- Micrococcus spp.: – these are very notorious and may even cause the proteolysis of freshly drawn milk as some of them inhabit the cow’s udder
- Streptococcus faecalis and Streptococcus liquifasciens: – very active proteolytic bacteria that may cause proteolysis of pasteurized milk
- Spores of some strains of Bacillus spp.: – especially the lactose fermenting and proteolytic strains such as Bacillus cereus, which can survive high temperature pasteurization and cause acid proteolysis.
Some bacteria that may not be able to ferment lactic acid may still cause proteolysis and this varies with different species of bacteria. Some strains may act on the casein directly and produce little proteolysis.
These three scenarios are very likely to occur following the action of these bacteria:
- They may produce very little or non-existent acidity making the milk alkaline
- Most of these bacteria cause sweet curdling of the milk before they digest the casein
- Others hydrolyze the protein extremely fast that no curdling is observed. This results into a clear liquid that lacks curd.
The most active proteolytic bacteria are found among the following species of bacteria.
Non-spore forming bacteria include:
Spore forming bacteria include:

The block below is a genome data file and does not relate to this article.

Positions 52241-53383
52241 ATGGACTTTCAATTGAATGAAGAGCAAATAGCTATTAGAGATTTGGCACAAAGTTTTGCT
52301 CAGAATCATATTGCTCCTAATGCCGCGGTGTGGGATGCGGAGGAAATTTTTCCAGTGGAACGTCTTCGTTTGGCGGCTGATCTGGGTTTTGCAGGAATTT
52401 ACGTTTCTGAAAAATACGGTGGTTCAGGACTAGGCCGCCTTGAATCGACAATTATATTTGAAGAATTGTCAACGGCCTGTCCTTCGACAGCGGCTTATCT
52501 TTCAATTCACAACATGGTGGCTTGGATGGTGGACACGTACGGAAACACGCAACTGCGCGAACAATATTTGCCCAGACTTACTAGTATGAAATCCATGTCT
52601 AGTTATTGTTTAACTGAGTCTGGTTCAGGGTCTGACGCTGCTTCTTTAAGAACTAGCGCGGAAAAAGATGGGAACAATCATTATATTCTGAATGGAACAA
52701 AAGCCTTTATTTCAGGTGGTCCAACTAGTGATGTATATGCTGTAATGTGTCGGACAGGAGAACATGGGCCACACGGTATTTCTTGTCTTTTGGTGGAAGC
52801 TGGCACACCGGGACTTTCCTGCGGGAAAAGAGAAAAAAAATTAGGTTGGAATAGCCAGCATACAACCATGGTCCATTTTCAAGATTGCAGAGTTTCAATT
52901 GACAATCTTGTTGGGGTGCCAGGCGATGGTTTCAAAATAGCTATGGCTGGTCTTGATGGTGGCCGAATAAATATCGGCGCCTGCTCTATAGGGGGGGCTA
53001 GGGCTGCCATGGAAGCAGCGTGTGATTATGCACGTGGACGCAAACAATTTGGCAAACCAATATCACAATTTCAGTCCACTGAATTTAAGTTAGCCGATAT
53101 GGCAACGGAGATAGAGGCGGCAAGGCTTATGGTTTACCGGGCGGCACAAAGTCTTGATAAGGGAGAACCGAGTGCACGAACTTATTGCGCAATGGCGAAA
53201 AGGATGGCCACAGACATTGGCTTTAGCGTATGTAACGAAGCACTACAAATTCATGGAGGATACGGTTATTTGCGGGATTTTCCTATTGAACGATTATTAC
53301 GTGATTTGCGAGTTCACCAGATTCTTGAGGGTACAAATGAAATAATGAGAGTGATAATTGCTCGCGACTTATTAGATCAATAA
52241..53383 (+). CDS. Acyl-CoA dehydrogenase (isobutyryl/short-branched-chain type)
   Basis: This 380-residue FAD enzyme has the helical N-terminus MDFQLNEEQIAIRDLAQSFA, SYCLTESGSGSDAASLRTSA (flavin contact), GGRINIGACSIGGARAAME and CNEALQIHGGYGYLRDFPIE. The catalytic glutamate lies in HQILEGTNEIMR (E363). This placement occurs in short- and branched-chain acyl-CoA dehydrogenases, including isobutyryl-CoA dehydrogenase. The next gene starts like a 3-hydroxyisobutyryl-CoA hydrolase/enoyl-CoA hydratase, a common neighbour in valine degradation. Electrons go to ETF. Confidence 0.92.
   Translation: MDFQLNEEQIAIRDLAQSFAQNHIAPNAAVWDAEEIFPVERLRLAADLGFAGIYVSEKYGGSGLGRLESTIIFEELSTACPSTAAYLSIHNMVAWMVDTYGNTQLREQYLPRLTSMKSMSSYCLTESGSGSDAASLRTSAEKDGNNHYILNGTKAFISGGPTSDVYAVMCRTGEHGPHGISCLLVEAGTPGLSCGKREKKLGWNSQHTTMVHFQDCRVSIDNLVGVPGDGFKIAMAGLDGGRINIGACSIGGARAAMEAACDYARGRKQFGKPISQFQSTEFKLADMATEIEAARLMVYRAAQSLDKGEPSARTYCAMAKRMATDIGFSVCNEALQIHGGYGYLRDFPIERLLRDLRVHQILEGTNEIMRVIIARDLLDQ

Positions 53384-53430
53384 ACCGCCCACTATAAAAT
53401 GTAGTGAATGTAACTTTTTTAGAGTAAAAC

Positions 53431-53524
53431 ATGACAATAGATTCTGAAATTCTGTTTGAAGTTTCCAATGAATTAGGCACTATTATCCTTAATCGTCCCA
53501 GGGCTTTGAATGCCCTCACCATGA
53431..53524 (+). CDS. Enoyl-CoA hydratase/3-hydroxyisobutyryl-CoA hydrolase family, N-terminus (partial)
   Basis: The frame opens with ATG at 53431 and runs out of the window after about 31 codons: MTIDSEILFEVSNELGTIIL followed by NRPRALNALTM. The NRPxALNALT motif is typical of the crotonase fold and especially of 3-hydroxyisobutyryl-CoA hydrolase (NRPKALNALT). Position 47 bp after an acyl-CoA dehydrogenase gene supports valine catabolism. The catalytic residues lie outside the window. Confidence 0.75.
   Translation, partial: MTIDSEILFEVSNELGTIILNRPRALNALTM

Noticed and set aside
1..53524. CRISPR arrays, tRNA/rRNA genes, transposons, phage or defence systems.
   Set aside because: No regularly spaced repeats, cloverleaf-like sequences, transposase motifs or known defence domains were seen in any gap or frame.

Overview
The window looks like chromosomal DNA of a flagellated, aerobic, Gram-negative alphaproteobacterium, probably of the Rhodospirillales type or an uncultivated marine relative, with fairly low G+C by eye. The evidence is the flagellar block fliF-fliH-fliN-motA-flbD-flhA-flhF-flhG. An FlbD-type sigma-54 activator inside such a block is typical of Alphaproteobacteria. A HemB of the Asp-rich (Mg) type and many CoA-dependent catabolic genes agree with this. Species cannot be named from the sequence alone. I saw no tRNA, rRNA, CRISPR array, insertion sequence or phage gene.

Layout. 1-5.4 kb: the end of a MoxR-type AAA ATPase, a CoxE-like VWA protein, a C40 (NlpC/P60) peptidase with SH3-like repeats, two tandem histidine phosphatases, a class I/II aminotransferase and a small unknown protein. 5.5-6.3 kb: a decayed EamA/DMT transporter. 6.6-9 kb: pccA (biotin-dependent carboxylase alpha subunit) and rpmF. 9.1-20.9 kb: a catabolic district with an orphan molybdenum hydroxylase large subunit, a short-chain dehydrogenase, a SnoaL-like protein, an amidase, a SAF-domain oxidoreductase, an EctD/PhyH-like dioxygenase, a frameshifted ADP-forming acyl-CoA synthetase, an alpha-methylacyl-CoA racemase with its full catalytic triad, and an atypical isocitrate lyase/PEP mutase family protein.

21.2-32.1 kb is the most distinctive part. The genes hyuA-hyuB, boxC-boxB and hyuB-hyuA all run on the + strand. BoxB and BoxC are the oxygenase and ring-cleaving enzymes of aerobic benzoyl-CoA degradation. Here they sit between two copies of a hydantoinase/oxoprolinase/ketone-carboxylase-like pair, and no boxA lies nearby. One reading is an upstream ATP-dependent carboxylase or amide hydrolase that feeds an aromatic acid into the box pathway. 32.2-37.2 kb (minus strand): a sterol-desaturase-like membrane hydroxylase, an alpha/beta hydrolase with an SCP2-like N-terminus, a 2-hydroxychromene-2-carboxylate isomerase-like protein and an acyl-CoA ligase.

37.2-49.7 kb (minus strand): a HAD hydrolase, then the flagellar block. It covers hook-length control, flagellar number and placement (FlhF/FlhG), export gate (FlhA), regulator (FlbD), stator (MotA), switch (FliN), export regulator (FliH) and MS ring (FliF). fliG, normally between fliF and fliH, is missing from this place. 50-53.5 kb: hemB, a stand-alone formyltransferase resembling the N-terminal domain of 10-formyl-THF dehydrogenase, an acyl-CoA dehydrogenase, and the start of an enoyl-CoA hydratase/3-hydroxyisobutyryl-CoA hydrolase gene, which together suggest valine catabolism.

- Bacillus spp.
- Clostridium spp.
Most of these bacteria can grow and cause proteolysis and bitterness of milk that is held at chilling temperature. However, most of them are thermoduric (except some species of micrococci) and should not be present in pasteurized milk.
Proteolysis by the endo-enzymes after bacterial autolysis is slow and insignificant in milk. However, when long time is allowed for the process, it can be significant, especially in the curing of cheese.
Ropiness is a form of bacterial spoilage in milk that makes the milk highly viscous or sticky. Ropy milk has characteristic silk-like threads that may vary in length from a few inches to several feet.
You would test for this by dipping a pointed device (like a needle) on the surface of the milk (after incubating for 12-48 hours) and raising the needle to see if there is presence of a “rope.”Testing for #ropiness in milk: dip a pointed device on the surface & raise to check for a “rope.” Click To Tweet
This defect affects milk, cream and whey. The effect is very significant in milk and cream meant for the market.
Ropiness can be classified as either bacterial or non-bacterial in nature
Caused by a slimy capsular material produced by the bacterial cells (which is usually either gums or mucus).
You can further classify bacterial ropiness under these two categories:
- Surface Ropiness: – observed at the top of the milk and is caused by Alcalegenes viscolactis, which is majorly found in the soil and water.
- Ropiness observed throughout the milk: – caused by:
- Some coliforms, (e.g. Enterobacter aerogenes, Enterobacter cloacae, and in rare curcumstances Escherichia coli.)
- Some species of LABs, (e.g. Streptococcus lactis, Lactobacillus bulgaricus, Lactobacillus cereus, Streptococcus cremoris, and Lactobacillus plantarum). Most of these microorganisms grow in chains, which leads to the formation of the ropes in milk.
- Other microbes like Micrococci and Bacilli.
This form of bacterial spoilage in milk may occur as a result of:
- Presence of mastitis in the milk, especially fibrin and leucocytes from the cow’s blood present in the milk.
- Thick cream at the top of the milk
- Casein film or lactalbumin that occur in milk during cooling